The University of Houston baseball squad wasn't very good last season.
There was some talent on the roster, but too often the team appeared dispirited and just didn't seem to be putting forth a full effort.
Though Rayner Noble had been a successful coach, and had won more games than any other Cougar baseball coach, the team looked as if it was tuning him out.
Several weeks ago, Noble and the Cougars came to a "mutually agreed resignation."
This past Friday, amidst a non-stop fall of rain, the Cougars took what they hope is the first step toward a return to baseball excellence. And the man they chose to lead them to that return couldn't have been flying higher as he addressed the media.
Todd Whitting had started the week as associate head coach of the TCU Horned Frogs, and they were playing in the College World Series in Omaha. But that was topped by his return to his alma mater, where not only was he a player, he was also an assistant coach before moving to TCU.
For the past seven seasons, Whitting has been an assistant coach for the TCU Horned Frogs, one of the rising powers in college baseball, making it to Omaha and the College World Series this season.
For the past several years he's been the associate head coach, and his coaching duties have been as infield coach and hitting coach.
But Whitting's primary duty has been as a recruiter. And despite the Cougars' record the past several seasons, he's not worried about selling the team or the school to players.
"All prospective students want to see is commitment," he said Friday. "They want to see that you're committed, and that you're going to work hard so they can achieve their goals. And the goals that I have for myself are the same that they have for themselves. And my goal is to run a winning program and be in Omaha. Their goal is to play in a winning program and be in Omaha."
Whitting calls Houston a national hotbed of baseball talent, and it's a hotbed he's going to recruit, though it means he's going to have to go head-to-head with the likes of Rice, Texas, and TCU when it comes to grabbing that talent.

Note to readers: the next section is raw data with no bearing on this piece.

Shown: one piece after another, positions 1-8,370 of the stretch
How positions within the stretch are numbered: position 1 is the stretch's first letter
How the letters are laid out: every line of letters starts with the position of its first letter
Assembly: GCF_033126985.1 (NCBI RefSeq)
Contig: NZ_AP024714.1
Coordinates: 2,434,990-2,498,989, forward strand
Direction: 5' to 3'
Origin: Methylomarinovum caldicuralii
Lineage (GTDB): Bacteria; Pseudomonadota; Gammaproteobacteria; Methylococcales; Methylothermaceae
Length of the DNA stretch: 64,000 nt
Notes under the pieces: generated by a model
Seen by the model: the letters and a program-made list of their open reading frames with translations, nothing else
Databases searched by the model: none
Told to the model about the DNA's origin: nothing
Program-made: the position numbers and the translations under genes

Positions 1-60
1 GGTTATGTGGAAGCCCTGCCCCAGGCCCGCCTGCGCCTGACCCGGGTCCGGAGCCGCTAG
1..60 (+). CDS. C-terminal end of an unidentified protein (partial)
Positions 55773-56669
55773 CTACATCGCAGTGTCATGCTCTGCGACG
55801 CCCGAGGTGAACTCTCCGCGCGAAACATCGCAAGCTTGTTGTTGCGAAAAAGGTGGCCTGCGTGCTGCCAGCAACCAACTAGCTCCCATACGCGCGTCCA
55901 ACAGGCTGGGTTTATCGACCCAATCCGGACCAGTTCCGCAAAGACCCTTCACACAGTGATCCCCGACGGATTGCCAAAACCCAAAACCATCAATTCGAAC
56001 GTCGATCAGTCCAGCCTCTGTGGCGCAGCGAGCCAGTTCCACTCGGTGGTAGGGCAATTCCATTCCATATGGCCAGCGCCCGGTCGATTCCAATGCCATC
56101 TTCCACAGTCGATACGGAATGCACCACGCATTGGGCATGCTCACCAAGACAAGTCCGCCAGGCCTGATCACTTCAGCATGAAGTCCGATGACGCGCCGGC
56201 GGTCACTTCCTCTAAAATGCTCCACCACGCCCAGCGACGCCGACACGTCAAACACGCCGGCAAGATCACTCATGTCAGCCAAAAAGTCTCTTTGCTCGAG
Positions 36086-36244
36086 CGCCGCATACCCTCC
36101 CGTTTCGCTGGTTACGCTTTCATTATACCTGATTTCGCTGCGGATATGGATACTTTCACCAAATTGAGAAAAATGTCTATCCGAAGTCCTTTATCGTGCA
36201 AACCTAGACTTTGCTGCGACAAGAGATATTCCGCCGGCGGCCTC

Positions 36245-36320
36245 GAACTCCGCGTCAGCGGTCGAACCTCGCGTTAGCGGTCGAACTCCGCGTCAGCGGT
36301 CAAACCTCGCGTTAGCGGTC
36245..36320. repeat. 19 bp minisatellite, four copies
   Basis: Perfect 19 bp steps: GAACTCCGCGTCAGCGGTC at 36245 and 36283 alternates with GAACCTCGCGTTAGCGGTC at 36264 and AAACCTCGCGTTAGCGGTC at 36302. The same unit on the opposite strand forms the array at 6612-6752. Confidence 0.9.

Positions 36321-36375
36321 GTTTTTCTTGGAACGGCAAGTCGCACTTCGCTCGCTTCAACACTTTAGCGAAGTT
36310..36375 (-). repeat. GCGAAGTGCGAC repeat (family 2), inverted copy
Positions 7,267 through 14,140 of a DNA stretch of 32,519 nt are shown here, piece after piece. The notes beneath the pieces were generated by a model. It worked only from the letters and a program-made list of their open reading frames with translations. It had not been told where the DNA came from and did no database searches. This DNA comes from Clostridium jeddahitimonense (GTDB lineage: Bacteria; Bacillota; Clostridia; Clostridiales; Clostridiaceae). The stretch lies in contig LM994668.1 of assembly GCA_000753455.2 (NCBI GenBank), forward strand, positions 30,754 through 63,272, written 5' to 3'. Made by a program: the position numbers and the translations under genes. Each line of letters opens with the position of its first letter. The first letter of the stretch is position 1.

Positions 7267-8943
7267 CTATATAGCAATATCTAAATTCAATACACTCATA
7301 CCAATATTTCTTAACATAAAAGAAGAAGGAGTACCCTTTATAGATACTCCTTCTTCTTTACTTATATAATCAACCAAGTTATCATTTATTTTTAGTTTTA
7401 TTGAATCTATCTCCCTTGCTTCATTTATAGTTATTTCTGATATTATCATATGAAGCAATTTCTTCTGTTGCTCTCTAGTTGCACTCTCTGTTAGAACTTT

"We're going to swim in deep waters recruiting," he said. "And I wouldn't have it any other way. And that was the approach I took when I went to TCU. TCU was a program at the time, when they did make the change, they were similar to this place. Very committed, and wanted to win national championships and compete at a national level. And we swam in very deep waters for the absolute premier in the country, and that's exactly what our approach is going to be here."
But he's not going to stop at Houston. Whitting claims that if there's premier talent anywhere in Houston, Texas, or the rest of the country, then he and his staff are going to go after them.
"We're just going to attract the best players that we can to the University of Houston. We have a lot to offer. There's commitment here....all kids want to know is that you're going to work hard and you're committed to their success," he says.
Whitting knows that the job will not be easy. He knows that the Cougars have to deal with the challenge of the Rice Owls, not only when it comes to recruiting, but also in having to face one of the country's preeminent college baseball programs multiple times a year.
But his focus isn't beating Rice. He doesn't want his players concentrating on opponents. He wants them to focus on playing baseball: "We're going to play the game. That's what you have to do....The game doesn't change. You play the baseball. You don't play the opponent."
The hiring of Whitting continues a developing trend with the Cougars: Hiring coaches with strong ties to Houston and the community.
Mack Rhoades stressed that the most impressive thing about Whitting, besides his coaching ability, was Whitting's reputation among the baseball community.
"He's very, very well thought of the state in Texas," Rhoades said. "All of the recruiting circles, all of the baseball people, whether you're talking about scouts, high school coaches, select summer teams, all of those things, he's highly regarded."
Then Rhoades stressed one more thing: "We didn't give him the job. He earned it."
Todd Whitting has been a Cougar player, alum, and assistant coach. Now he's making that next, most logical step.
He's returned home to be the head coach.
He's got one goal in mind, getting the Cougars to Omaha and the College World Series. And Cougar Nation is giving Whitting the best of wishes when it comes to reaching that goal.
Keep the Houston Press Free... Since we started the Houston Press, it has been defined as the free, independent voice of Houston, and we would like to keep it that way. Offering our readers free access to incisive coverage of local news, food and culture. Producing stories on everything from political scandals to the hottest new bands, with gutsy reporting, stylish writing, and staffers who've won everything from the Society of Professional Journalists' Sigma Delta Chi feature-writing award to the Casey Medal for Meritorious Journalism. But with local journalism's existence under siege and advertising revenue setbacks having a larger impact, it is important now more than ever for us to rally support behind funding our local journalism. You can help by participating in our "I Support" membership program, allowing us to keep covering Houston with no paywalls.